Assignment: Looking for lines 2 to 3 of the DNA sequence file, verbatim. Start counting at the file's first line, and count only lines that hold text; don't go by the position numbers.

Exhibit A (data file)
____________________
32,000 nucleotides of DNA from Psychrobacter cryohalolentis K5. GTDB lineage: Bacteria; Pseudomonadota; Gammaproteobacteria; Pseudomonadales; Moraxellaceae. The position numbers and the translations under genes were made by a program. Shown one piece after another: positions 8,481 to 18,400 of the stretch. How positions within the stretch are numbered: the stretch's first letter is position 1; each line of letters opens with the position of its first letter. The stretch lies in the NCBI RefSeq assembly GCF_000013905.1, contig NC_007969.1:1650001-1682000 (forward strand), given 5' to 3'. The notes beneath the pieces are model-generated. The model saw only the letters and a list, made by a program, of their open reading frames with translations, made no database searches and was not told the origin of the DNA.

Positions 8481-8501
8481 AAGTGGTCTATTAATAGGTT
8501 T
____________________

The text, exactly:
Positions 8481-8501
8481 AAGTGGTCTATTAATAGGTT